RDNA2 is much more efficient but also clocks faster than any GPU until today. Great signs for big Navi indeed.
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#35
ARF
IceShroom
12 Channel SSD controler on console!! :wtf:
Likely it will use the SSD space as some type of lower level memory, loading textures directly from the SSD during gameplay?

NVMe standard pales in comparison, as always the PC users get less :(
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#36
Valantar
Rahnak
Cerny gave a simple explanation on why they went with fewer CUs at higher frequency as opposed to more CUs at a lower frequency. Quoting Eurogamer, quoting Cerny:
[snip]
Price might've been a factor as well, dunno.
That explanation sure has the sound of someone really wanting their inferior solution to look better than it is. Sure, caches and other things will run faster, but the amounts, bandwidth etc. will also be lower. Adding more CUs also adds more cache etc., and pretty much every "advantage" he extolls here is countered by building a wider GPU, at least one that's also backed by solid caches and VRAM.

Also, compared to the XSX's fixed clocks, variable clocks (even if they're using AMD's clever SmartShift to allocate power between the CPU and GPU) are a poor fit for a console. And it's not like it will matter much when the maximum boost numbers for both parts are lower than the competition; all that tells us is that even in a best-case scenario for PS5, it's still slower across the board in both CPU and GPU power.

Even if the presentation was filmed a few days ago I am still tempted to think the PS5 engineering team spent the past 48 hours furiously overclocking their APU with the marketing team breathing down their necks :P

That SSD looks like a beast though, very interested in how good a job it does in compensating for the VRAM bandwidth deficiency. Also very interested in how they will certify m.2 drives for add-on storage considering no m.2 drive on the market is even close to those numbers in sustained performance.

ARF
Likely it will use the SSD space as some type of lower level memory, loading textures directly from the SSD during gameplay?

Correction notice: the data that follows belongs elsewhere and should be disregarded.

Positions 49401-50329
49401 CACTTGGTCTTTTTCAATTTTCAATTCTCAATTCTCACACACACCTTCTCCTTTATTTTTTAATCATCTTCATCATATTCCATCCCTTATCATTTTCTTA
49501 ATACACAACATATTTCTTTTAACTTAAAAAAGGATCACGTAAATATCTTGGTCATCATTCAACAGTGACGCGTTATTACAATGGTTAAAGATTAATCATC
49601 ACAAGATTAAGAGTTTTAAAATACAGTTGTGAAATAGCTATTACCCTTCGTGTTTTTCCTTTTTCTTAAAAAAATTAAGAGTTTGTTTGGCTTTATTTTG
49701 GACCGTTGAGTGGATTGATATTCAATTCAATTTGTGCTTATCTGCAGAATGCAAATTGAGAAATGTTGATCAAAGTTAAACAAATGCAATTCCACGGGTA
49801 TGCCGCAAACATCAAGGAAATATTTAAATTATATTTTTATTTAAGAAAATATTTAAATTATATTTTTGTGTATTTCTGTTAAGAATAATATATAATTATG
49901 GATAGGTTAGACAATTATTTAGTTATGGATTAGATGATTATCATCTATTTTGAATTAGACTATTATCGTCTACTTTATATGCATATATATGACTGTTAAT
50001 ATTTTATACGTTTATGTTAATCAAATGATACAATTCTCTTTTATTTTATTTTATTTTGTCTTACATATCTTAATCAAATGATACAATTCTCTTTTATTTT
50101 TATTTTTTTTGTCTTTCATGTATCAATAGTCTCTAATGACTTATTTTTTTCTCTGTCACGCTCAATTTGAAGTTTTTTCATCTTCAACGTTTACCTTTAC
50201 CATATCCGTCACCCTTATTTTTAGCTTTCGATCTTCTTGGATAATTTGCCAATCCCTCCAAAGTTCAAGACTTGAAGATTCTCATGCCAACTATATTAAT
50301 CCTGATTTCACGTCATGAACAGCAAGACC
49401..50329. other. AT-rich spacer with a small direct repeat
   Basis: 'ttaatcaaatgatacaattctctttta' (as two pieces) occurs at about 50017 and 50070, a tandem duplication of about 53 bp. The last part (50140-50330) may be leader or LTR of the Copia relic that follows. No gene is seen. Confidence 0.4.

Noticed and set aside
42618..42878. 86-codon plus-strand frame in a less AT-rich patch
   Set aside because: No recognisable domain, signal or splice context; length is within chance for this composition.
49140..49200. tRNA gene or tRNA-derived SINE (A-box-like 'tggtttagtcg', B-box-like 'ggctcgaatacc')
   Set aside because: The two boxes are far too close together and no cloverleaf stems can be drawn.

NVMe standard pales in comparison, as always the PC users get less :(
I agree that this drive is bonkers, but "as always PC users get less"? What on earth are you on about? The last time consoles were faster/better than PCs were in the mid-to-late 90s ...
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#37
ARF
Valantar
Even if the presentation was filmed a few days ago I am still tempted to think the PS5 engineering team spent the past 48 hours furiously overclocking their APU with the marketing team breathing down their necks :p
This is funny :laugh:

I meant "The secret sauce here is that Sony is using its own protocol instead of NVMe, in supporting 6 data priority tiers versus 2 on NVMe."
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#38
oxrufiioxo
Valantar
I agree that this drive is bonkers, but "as always PC users get less"? What on earth are you on about? The last time consoles were faster/better than PCs were in the mid-to-late 90s ...
Technically the PS3 and Xbox 360 had features that didn't exist on pc yet.... PS3 with the CPU and Xbox with the GPU.
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#39
ARF
oxrufiioxo
Technically the PS3 and Xbox 360 had features that didn't exist on pc yet.... PS3 with the CPU and Xbox with the GPU.
On PC, a SATA SSD is faster in gaming than a PCIe NVMe SSD. Anyone care to explain as to why and why the console gets virtually no loading times right now?

PCs also don't get other things, but they are software related like upscaling for instance.

Another question:
The Variable Rate Shading - how much performance will it give on its own?
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#40
Tomgang
Looks like some pretty beefy spec for a console. But given how the world situation is right now with the virus and economic impact and properly some time in the future, I don't think I will be a PS5 owner with in the next year or so.